You might not realize it, but mold spores are everywhere, and when conditions are right, those mold spores multiply and cause mold growth that negatively affects health and presents serious damage to your home. Learn how you can protect your home and your health from mold this summer.
AC Unit in the Attic + Summer in Charlotte = Mold
People don’t usually realize that your AC unit drips pans and overflow lines, if not properly maintained in the summer, can create the perfect environment for mold growth. As the temperatures climb, AC units in the Charlotte area become vulnerable to problems related to condensation—especially ones in attics.
Normal AC Unit Condensation
AC units always create some water while operating, which is why they are equipped with a drip pan and drainage pipe that leads water out of your home in a safe manner. This pipe probably drains empties on the backside, lower level of your home or dumps into your laundry drain.
This is not a problem if the amount of condensation produced is normal and the water drips where it should—into the drip pan and out through that drain pipe. However, in the summer when the amount of condensation increases, we see problems because the drain line becomes clogged with mold, algae, dirt, rust or other debris. Sometimes the drain line becomes disconnected, causing the drip pan to overflow and cause water damage to the insulation and ceiling.
Why does mold grow here? Mold grows on your AC unit’s evaporator coil and drain pan because they both have the necessary ingredients for mold growth: moisture and food (dirt and dust). Just like water condenses on a cold glass of water outside on a hot summer day, moisture forms on the cold evaporator coil when warm air blows over it. That moisture drips into the condensate drain pan, but in the process, dirt and mold spores from the air in your home combine with the moisture. Now the mold spores have everything they need to grow: moisture, food and the right temperature.
Sometimes the problem is with the condensate pump itself. Because there is constantly water in the pump, mold or mildew can grow inside the unit, causing it to clog up and overflow.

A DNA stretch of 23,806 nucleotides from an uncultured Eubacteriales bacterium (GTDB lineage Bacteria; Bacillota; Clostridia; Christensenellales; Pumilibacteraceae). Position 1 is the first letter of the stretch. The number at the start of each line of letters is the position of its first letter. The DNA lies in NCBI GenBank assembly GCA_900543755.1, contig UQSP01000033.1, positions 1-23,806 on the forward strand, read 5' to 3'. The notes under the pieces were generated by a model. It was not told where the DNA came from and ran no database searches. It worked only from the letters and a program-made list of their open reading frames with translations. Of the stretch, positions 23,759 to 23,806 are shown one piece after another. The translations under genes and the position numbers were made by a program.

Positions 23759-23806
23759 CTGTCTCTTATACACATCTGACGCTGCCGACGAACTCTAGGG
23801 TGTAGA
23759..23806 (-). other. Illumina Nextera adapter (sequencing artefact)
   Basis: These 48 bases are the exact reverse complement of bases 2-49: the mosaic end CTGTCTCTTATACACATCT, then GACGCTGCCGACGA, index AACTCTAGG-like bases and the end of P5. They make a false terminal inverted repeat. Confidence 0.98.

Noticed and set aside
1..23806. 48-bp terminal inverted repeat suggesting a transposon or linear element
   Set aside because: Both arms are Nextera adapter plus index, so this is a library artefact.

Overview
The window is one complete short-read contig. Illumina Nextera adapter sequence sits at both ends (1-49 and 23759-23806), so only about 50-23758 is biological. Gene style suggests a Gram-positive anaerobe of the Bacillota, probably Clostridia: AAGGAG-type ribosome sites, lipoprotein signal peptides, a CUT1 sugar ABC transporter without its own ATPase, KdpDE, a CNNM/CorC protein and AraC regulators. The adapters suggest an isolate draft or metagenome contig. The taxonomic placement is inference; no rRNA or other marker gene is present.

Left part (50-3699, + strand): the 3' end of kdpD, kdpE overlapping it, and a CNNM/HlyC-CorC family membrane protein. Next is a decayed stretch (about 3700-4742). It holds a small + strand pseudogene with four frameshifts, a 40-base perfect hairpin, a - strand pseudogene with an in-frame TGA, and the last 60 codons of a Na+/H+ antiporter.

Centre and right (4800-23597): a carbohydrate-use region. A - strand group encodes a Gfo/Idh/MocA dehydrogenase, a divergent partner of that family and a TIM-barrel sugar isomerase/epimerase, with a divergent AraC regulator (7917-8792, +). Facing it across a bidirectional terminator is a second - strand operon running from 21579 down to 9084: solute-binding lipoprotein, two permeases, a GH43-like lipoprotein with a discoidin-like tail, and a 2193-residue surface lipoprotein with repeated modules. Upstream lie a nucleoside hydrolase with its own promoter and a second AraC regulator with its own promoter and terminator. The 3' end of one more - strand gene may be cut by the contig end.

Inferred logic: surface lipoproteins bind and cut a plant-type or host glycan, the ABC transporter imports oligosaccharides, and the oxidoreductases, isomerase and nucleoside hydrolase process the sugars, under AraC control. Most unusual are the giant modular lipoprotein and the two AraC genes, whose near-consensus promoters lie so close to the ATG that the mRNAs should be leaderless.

Attic AC Unit Maintenance
We know it’s a pain to go up in the attic, but you can set yourself up for the long term and then do a quick check in once every week or two to make sure all is well. Take the following action if you have an AC unit in the attic:
- Talk to a plumber about installing a secondary drain line.
- Install a drain pan overflow shutoff switch that will act as an overflow prevention tool.
- Add a safety pan under your AC unit to catch drain pan overflow.
- Have a plumber to check to ensure each drain line contains a p-trap and air vent.
- Flush your condensate pump with a 50-50 bleach/water solution to prevent mold from growing.
- Place newspaper under the AC unit so you can quickly and easily see if water has been overflowing at all.
Once you’ve done this initial set up, you can just do a quick check once every week or two. Overflow pan not too full? Drain pipe clear? Newspaper under the unit dry? No water stains? All’s good! Drain pipe getting gunked up? Give it a quick cleaning with bleach and water.
Concerned You Might Have a Mold Problem?
If you’ve got an AC unit in the attic that you suspect has been leaking or producing problems with mold, give us a call. As a professional plumbing company, E.R. Services is prepared to handle all your water damage prevention and plumbing needs. We’ll make sure you understand how to properly set up and maintain that AC unit in your attic, and if you need restoration services our team can't provide we can put you in touch with another reputable company that could help you.
Quick question & answer: How often should I check my AC drip pans?
You should check your AC drip pans every week during summer. Since the AC unit’s evaporator coil and drip pan have moisture, dust, and dirt, they become ideal places for mold to grow. The condensate pump could cause mold to grow since water constantly stays in it.